Battle of the Keynotes: Apple’s Steve Jobs vs. Microsoft’s Bill Gates

This week, Apple CEO Steve Jobs “proceeded to grab headlines around the world with details of a smart phone everyone had expected, but no one else had been able to imagine,” Simon Avery writes for The Globe and Mail. “Less than two days earlier, Bill Gates took the stage before a similar gathering of tech aficionados to do his traditional keynote that launches the Consumer Electronics Show in Las Vegas… He gave a flat, tired performance, even as he showed off features of the Vista operating system, a product that by his own description will be the most used piece of software on the planet.”

“What do these contrasting tones, from the two largest icons of the personal computer industry, signal about the companies they created and lead? One is led by an extraordinary visionary who maintains a vice-like grip on operations. The other is led by a revered technophile who is gradually slipping out the back door,” Avery writes.

“‘Microsoft has a certain cult of personality. Gates is thought of as a special guru, and people sit at his feet trying to understand what he’s thinking,’ says Roger Kay, president of Endpoint Technologies Associates Inc., a research firm in Wayland, Mass. ‘That’s totally different from Steve Jobs. He’s an autocrat. He’s a sun king. He’s very capricious, autocratic, and creative and charismatic. He’s all kinds of good things, mixed with some pretty strange things. It’s a totally unique formula,'” Avery writes.

Avery writes, “The culture Mr. Gates created has defined Microsoft as a ‘fast-follower.’ The software giant moves to dominate a new market where others have already led the way. The examples abound, starting with Microsoft’s move into web browsing behind Netscape, web search and advertising after Yahoo, live software services behind Google, and digital music after Apple and the iPod.”

MacDailyNews Take: Unfortunately, Avery forgot one big thing in his list of examples (he does get to it later in his article). The examples of Microsoft being a “follower,” albeit not so fast in this case, started with Microsoft’s upside-down and backwards take on Apple’s Macintosh. It continues even today with Window’s Vista trying to look and act like Mac OS X.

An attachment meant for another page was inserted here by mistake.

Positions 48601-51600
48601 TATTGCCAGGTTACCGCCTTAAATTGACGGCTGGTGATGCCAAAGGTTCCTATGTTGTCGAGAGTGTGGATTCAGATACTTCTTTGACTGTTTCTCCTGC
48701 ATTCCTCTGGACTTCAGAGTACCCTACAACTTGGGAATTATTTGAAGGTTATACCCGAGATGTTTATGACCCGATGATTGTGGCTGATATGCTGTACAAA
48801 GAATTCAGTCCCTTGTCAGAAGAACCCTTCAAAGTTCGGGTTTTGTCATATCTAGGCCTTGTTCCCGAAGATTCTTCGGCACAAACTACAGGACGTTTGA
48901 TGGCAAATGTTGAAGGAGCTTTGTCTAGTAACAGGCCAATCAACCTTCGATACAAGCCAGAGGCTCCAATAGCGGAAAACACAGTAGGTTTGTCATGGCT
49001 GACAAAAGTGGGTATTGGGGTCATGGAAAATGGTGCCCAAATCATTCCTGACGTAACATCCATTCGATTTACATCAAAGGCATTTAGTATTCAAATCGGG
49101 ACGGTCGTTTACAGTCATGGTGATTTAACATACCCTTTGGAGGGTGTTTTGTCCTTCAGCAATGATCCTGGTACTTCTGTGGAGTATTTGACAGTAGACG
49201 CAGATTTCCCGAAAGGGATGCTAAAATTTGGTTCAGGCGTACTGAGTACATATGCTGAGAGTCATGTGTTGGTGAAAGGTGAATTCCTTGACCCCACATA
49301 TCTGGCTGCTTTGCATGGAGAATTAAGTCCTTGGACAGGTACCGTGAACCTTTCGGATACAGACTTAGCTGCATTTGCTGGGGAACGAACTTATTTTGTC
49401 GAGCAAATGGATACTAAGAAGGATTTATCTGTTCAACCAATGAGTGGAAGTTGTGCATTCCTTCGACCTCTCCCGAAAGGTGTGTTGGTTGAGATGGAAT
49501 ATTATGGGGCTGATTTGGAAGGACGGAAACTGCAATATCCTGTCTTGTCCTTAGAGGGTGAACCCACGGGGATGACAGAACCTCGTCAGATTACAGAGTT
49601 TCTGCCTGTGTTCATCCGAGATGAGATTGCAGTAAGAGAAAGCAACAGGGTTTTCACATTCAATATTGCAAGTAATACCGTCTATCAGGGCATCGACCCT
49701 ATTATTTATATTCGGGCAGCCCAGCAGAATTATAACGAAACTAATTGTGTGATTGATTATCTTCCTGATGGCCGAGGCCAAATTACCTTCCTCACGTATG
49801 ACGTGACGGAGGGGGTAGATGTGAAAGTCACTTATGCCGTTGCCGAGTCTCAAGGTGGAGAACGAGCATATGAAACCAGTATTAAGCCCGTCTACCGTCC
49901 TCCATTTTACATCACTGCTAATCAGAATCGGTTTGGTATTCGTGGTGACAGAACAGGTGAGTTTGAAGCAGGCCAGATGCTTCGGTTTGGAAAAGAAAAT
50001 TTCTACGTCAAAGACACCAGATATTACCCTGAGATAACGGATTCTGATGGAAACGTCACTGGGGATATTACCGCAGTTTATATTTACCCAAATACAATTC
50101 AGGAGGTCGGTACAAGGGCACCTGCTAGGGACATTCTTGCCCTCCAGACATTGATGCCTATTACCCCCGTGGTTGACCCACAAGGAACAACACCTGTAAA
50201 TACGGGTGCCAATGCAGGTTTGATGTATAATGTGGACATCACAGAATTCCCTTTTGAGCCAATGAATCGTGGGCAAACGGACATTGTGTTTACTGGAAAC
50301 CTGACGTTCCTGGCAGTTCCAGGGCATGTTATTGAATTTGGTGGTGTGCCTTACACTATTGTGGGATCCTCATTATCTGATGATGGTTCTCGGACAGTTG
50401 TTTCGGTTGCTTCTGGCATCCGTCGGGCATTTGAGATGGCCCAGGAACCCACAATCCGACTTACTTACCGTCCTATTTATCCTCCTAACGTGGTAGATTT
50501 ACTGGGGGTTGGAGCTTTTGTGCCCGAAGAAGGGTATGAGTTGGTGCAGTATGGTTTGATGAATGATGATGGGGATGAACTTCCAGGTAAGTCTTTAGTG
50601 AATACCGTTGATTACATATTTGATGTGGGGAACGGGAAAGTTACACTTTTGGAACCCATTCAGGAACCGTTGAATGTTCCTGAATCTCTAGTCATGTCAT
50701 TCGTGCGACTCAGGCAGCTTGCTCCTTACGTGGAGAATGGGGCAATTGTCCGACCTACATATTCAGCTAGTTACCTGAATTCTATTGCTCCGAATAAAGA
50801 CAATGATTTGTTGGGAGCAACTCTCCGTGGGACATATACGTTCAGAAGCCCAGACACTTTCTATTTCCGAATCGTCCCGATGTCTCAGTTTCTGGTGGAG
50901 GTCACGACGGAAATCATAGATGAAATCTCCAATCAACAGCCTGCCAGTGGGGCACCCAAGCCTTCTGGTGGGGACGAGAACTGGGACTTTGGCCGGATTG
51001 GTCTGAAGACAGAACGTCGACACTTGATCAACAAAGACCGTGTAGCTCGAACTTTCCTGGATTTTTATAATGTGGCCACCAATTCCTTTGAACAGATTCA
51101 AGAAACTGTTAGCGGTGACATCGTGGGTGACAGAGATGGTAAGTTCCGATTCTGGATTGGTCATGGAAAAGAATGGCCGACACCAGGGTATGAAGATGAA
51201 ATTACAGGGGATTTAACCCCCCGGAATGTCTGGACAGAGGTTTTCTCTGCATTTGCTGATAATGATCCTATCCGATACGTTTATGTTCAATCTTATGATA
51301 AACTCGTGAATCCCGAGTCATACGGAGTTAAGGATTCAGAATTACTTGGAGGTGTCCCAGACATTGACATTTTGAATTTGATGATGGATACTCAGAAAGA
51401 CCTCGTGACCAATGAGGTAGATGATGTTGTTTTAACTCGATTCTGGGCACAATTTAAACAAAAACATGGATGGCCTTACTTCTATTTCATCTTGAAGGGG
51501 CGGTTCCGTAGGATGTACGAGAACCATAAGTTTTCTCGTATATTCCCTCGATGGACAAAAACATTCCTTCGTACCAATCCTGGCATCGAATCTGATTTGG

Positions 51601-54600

Avery continues, “Apple, on the other hand, enjoys the reputation of innovator, creating revolutionary products that have shaped the industry, beginning with the Macintosh computer in 1984, the iPod portable music player in 2001 and now the iPhone. ‘I skate to where the puck is going to be, not where it has been,’ Mr. Jobs said, quoting Wayne Gretzky.”

Full article here.

Watch Steve Jobs’ Macworld Expo Keynote here.

Watch Bill Gates’ CES Keynote here.


  1. However, one thng I have never heard him repeat is:


    He does. At the WWDC.

    At Macworld he thanked the third party developers for creating universal binaries of their apps.

  2. There are many examples of where Apple is the leader (wireless, usb and firewire in all computers) but also many examples of Apple following (though in a smart way). iPod wasn’t the 1st mp3 player; but it raised the standard. The same with the scroll ball in the mighty mouse, AppleTV, iPhone. They weren’t the 1st but they improved upon exisitng ideas or created new ones.

  3. The best part is these guys have all the advantages of PowerPoint at their disposal. Why would I watch any speech where the speaker didn’t use PowerPoint?

    Typical ZT bait, but he has a good point.

    PowerPoint has advantages all right. It helps mediocre managers keep their jobs, and lets them hide empty content behind bullet lists and stupid special effects. Why deliver facts when you can show art?

    One aspect that sets Apple apart is they’re about the only company that doesn’t run on PowerPoint. That alone should be a huge asset.

    Look at it this way: Apple headlines the iPhone while CES headlines bigger TV’s. Actions should speak for themselves.

Reader Feedback

This site uses Akismet to reduce spam. Learn how your comment data is processed.